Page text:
“Using a database with DNA from more than 650 African elephants, Ishida found the fetus was from West Central Africa,” Roca said. “That is actually the place where historical records suggest the fetus was collected.”
Worthy of the name
Once researchers established that the fetus is an African elephant, they set out to find an Asian elephant lectotype, which is a specimen that serves as a single type specimen for a species that was originally described by a set of syntypes.
After scrutinizing references by Linnaeus in Systema Naturae, researchers discovered Ray’s detailed description of an elephant skeleton that he observed in Florence, Italy, in 1664.
“One of the things Ray mentions is that the sternum of the elephant was missing,” Roca said. “We did a little bit of sleuthing and contacted the National History Museum of the University of Florence. Sure enough, they have a specimen there that has a wooden replica of a sternum. We were able to use the museum records and track this elephant all the way back to the 1600s when Ray first saw it.”
Due to the specimen’s size, bone structure and teeth wear, researchers determined that the skeleton was a 25 to 30-year-old female Asian Elephant. DNA analysis confirmed that the skeleton belongs to E. maximus.
In accordance with the International Code of Zoological Nomenclature, researchers designated the elephant skeleton in Florence, catalogue number MZUF-734, as the lectotype of E. maximus to “preserve the traditional understanding and application of this name to the Asian elephant.” This change will go into effect in January of 2014.
A different name written all over it
Historical references create an unmistakable link between this new lectotype and the famous 17th century circus elephant, Hansken.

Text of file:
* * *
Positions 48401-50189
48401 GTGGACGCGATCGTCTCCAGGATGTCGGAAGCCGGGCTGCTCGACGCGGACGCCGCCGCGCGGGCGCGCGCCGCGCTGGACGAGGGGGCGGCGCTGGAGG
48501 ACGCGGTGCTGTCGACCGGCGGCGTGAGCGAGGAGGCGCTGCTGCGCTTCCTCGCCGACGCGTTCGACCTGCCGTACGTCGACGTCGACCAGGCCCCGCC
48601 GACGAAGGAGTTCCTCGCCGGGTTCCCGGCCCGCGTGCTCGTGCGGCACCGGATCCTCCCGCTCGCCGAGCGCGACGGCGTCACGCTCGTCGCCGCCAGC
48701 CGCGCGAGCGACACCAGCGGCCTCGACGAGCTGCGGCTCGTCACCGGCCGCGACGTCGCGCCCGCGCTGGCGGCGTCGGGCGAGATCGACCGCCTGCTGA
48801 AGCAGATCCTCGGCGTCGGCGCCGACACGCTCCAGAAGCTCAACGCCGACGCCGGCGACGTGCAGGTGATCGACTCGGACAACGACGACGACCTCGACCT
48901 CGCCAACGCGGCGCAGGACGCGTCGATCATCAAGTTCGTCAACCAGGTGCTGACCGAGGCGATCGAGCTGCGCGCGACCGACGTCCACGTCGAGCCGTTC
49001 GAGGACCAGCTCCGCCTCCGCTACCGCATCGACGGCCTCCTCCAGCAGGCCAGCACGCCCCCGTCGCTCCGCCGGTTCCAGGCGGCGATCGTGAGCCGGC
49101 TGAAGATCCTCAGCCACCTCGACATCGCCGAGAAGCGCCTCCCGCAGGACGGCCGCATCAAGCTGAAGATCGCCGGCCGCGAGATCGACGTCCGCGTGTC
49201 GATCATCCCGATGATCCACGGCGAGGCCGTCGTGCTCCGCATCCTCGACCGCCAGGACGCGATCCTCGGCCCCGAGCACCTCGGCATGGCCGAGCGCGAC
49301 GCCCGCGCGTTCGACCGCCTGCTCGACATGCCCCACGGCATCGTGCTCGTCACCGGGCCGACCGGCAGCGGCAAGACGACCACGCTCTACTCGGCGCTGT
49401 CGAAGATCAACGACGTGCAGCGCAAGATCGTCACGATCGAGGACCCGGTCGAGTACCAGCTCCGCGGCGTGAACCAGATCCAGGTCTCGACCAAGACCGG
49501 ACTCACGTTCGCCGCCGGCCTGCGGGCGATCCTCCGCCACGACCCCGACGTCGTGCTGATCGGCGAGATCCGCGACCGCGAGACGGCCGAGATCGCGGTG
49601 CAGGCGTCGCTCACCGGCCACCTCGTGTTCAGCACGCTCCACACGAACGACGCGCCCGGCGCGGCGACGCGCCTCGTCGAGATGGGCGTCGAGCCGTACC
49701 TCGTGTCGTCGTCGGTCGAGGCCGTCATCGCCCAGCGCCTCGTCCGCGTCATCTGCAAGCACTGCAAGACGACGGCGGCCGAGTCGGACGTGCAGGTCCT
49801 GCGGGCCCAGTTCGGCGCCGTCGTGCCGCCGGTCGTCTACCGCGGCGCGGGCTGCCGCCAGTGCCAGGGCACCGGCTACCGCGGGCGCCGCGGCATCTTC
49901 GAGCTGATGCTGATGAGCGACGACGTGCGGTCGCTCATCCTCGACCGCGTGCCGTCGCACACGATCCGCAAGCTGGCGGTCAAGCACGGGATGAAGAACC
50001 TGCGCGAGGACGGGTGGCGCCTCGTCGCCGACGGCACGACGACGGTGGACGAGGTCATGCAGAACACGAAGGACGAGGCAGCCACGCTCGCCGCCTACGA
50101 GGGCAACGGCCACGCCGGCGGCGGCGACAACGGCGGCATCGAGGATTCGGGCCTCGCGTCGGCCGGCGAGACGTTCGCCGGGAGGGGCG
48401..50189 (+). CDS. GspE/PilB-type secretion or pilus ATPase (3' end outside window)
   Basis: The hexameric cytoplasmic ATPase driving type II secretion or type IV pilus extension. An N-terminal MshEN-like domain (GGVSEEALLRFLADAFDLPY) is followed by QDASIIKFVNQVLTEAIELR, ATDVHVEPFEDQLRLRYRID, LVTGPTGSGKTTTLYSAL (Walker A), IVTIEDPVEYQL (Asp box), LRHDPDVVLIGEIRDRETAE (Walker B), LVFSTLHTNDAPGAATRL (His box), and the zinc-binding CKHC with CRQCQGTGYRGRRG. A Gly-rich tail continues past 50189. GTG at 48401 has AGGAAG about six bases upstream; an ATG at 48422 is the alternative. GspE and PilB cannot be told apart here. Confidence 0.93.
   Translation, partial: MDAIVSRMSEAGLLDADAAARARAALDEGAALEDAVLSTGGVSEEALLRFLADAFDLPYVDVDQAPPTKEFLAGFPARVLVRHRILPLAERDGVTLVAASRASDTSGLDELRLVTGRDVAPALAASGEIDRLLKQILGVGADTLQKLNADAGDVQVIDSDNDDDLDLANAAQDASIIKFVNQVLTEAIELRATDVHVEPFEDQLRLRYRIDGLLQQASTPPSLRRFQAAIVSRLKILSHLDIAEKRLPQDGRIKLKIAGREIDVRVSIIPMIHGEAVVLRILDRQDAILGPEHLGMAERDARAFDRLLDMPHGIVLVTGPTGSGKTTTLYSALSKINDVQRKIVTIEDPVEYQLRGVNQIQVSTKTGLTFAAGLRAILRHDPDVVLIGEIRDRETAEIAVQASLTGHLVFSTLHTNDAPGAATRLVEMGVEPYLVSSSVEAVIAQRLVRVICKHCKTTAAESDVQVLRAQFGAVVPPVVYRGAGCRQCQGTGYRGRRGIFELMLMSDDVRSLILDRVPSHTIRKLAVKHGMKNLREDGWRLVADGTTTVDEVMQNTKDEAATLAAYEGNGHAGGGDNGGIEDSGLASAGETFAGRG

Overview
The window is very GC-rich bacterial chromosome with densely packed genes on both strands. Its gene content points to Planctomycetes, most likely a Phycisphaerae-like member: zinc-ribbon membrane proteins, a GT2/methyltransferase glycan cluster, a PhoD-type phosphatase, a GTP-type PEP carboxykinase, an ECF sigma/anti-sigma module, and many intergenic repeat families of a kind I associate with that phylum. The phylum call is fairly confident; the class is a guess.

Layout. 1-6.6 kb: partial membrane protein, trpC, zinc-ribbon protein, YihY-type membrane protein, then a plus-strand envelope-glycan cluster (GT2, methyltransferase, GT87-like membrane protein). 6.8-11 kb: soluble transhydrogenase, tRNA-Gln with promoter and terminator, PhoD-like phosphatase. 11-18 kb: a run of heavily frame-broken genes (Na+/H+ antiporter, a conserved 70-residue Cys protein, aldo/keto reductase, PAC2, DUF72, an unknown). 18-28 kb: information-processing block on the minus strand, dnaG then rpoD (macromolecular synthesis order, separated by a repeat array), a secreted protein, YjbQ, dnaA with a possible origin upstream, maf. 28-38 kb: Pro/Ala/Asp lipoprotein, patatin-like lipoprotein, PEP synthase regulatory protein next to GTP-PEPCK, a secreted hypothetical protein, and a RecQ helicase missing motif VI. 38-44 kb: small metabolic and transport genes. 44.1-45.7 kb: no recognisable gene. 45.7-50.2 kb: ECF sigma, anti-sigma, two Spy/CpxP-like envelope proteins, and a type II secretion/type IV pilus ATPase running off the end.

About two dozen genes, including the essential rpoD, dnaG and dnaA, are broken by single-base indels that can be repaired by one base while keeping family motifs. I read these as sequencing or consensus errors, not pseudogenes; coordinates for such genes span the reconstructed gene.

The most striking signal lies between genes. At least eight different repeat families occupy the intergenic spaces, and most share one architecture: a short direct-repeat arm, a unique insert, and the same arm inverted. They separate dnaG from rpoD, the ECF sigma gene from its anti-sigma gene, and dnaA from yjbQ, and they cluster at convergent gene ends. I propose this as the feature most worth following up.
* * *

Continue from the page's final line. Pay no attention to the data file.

Both were said to have been born in Ceylon, now Sri Lanka, in 1630. Both were female Asian elephants. Both had absent or very small tusks. Both were said to have had their weight measured at 6,600 pounds while in the presence of royalty. Both were said to have traveled in Germanic lands.
An account from 1651 said Hansken was 21 years old, which means four years later she would have been 25—the same as the estimated age of the Florence elephant at its death in 1655.
Most convincingly, both are said to have been able to draw a sword with their trunks. “How many elephants were in Europe at the time and how many were said to be able to draw a sword?” Roca said. “That’s what convinced me.”
The world may never know if Hansken’s skeleton remains in Florence where she was drawn by Stefano della Bella after her death in 1655. But thanks to modern technology, researchers were able to resolve the identity of Seba’s fetus and establish a credible lectotype for Asian elephants 320 years after Linnaeus named the species.
“It is remarkable to think that combining observations made more than 200 years ago by Linnaeus, Seba and John Ray, with state-of-the-art analysis ancient proteomics and DNA, has enabled us to give the Asian elephant its correct type specimen,” said Cappellini, the lead author of the study, from the Natural History Museum of Denmark. “That you can still see it as a life drawing by Rembrandt demonstrates how science and art remain inseparable.”
This work was reported in the October 31, 2013 issue of Zoological Journal of the Linnean Society. Researchers included Enrico Cappellini, Anthea Gentry, Eleftheria Palkopoulou, Yasuko Ishida, David Cram, Anna-Marie Roos, Mick Watson, Ulf Johansson, Bo Fernholm, Paolo Agnelli, Fausto Barbagli, Time Littlewood, Christian Kelstrup, Jesper Olsen, Adrian Lister, Alfred Roca, Love Dalén, and Thomas Gilbert.
The United States Fish and Wildlife Service supported Roca and Ishida’s research by funding earlier studies that contributed to these discoveries.
This article originally appeared on the Carl R. Woese Institute for Genomic Biology website.